Togers began his agenting career in college at the University of Illinois as a basketball recruiter for IMG before making the jump to Hollywood and landing at WMA. He still lives by the sports mantra that you're only as good as your talent: "It's like being a coach: Unless you have the right players, it doesn't matter how good you are." One of those "right players" is Michael Cera, whom Paradigm repped only for television until Rogers gave the actor a copy of the C.D. Payne novel "Youth in Revolt." The Miguel Arteta-helmed adaptation from Dimension is getting ready for a winter 2009 release, with Cera starring.

Nathan Ross, 35
motion picture literary agent

Growing up in the Chicago suburb of Northbrook, Ross caught the movie bug when he realized John Hughes' seminal '80s movies were shot in his hometown. After passing the Illinois bar exam and a brief stint at a startup mortgage company, he moved to L.A. and landed on the desk of Robert Newman, then at ICM. Ross now works with clients Rob Zombie, Neil LaBute, Bret Easton Ellis, and a U. N.-esque bevy of helmers -- the result of ICM sending Ross to film fests to sign indie and foreign filmmakers -- including Indian-Canadian Deepa Mehta, Spain's Nacho Vigalondo and France's Pascal Laugier, who will write and direct the next "Hellraiser" movie for Dimension. "I remember seeing (client) Jean-Marc Vallee's 'C.R.A.Z.Y.' (2005) for the first time in a room in Toronto with maybe eight people, and a colleague and I turned to each other and said, 'This director is a rock star.' That was a cool moment," he says.

Sarah Shyn, 31
talent agent
The Gersh Agency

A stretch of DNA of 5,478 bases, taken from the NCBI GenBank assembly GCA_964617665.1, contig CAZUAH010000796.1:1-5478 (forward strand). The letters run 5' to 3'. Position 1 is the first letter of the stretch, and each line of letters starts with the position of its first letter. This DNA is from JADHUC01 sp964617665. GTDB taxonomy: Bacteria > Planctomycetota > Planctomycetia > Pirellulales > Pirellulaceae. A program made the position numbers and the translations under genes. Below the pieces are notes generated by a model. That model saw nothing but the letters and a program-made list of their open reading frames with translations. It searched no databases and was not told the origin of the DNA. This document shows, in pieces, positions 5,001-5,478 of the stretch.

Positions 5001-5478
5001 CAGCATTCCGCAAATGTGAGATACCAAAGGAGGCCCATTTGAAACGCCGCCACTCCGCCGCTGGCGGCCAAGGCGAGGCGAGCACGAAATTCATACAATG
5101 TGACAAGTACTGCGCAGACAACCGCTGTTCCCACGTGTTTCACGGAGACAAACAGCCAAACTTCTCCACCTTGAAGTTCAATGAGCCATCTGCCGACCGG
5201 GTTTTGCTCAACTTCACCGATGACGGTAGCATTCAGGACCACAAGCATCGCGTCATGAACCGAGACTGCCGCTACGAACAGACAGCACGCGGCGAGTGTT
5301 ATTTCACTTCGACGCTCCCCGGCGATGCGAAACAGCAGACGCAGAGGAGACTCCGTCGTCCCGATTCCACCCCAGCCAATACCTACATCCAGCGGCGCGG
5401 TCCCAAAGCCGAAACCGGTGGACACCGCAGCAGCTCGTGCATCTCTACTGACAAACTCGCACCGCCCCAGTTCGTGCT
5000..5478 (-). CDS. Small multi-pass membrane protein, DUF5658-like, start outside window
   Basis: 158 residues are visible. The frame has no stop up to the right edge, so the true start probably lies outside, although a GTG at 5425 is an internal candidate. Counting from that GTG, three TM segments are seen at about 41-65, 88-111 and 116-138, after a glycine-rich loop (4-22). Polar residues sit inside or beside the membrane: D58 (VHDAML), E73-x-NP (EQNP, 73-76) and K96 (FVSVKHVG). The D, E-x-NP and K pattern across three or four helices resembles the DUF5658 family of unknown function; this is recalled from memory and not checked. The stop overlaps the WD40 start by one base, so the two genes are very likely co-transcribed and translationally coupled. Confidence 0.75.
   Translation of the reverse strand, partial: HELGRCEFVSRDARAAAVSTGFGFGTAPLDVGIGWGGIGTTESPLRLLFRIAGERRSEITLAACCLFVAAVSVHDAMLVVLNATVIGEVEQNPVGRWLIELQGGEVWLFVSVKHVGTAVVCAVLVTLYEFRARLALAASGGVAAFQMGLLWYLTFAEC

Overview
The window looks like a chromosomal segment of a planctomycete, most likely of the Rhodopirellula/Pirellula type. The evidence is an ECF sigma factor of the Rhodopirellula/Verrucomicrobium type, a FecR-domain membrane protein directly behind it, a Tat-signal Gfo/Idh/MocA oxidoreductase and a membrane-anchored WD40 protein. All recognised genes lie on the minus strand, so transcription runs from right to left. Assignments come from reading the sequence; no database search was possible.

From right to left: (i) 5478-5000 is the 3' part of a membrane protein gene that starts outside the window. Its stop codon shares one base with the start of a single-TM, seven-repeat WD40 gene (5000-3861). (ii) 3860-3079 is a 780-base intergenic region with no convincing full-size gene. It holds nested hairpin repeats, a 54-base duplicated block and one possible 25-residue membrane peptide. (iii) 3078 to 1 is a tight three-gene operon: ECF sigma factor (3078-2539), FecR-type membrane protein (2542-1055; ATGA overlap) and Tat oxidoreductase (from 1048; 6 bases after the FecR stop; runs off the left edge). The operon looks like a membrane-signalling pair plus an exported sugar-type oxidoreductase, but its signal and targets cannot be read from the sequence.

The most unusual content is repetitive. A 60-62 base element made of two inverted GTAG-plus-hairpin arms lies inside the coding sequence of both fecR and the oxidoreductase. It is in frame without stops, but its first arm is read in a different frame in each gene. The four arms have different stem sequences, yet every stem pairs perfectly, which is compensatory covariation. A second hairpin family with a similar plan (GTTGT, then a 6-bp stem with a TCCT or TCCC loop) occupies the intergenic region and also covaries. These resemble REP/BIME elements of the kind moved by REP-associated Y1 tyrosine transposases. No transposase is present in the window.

Shyn likes taking chances. It goes back to when she majored in drama at UC Irvine -- a decision that just about gave her parents a heart attack. "I'm Korean and my family raised me to be a doctor," she says. But having grown up a Valley girl in Encino among friends whose parents were producers and agents and actors, she knew she could make a go at the business. At Gersh she has taken on promising up-and-comers, including Samaire Armstrong (ABC's "Dirty Sexy Money"), Jake Cherry (Fox's "Night at the Museum 2"), Jamie Chung (ABC Family's "Samurai Girl") and Aaron Yoo (Sony's "21"). "It's exciting to be with someone -- even though it's a little more work in the beginning -- and groom them and develop them."

Roeg Sutherland, 34
film finance agent, motion picture literary department

Father donald and older brother Kiefer get most of the attention, but the Paris-raised and Princeton-educated Sutherland is gaining on them. After serving as Dad's stand-in on 1998's "Free Money" and as an assistant to producer Elie Samaha, a job in CAA's mailroom eventually led him to the agency's film finance department. This year Sutherland bucked a severe market downturn by helping nab "Hamlet 2" a $10 million pickup by Focus. He packaged the Jim Carrey/Ewan McGregor-toplined "I Love You Phillip Morris" and other star-filled indies, not to mention Darren Aronofsky's awards contender "The Wrestler." After shepherding the project for two years, he sold U.S. rights to Fox Searchlight for almost $4 million during a brutally slow Toronto.

Tom Wellington, 30

The son of Washington attorneys, Wellington was about to enroll in law school when his dad sat him down and asked him if he wanted that job more than anything. Wellington's answer was no, so he took off for Hollywood. After a stint at October Films, he joined Paul Haas in 2001 at AMG and followed him to Endeavor. Promoted to agent in 2003, Wellington has packaged two series, CBS' "Creature Comforts" and USA's "Burn Notice," created and exec produced by client Matt Nix. Two clients, director Greg Yaitanes ("House") and "Mad Men" producer Lisa Albert, won Emmys in September. Still a Washingtonian at heart, he worked for the Obama campaign. After all, politics isn't that different from agenting. "You're trying to convince the nation of something: that this is the person to follow or a show to watch."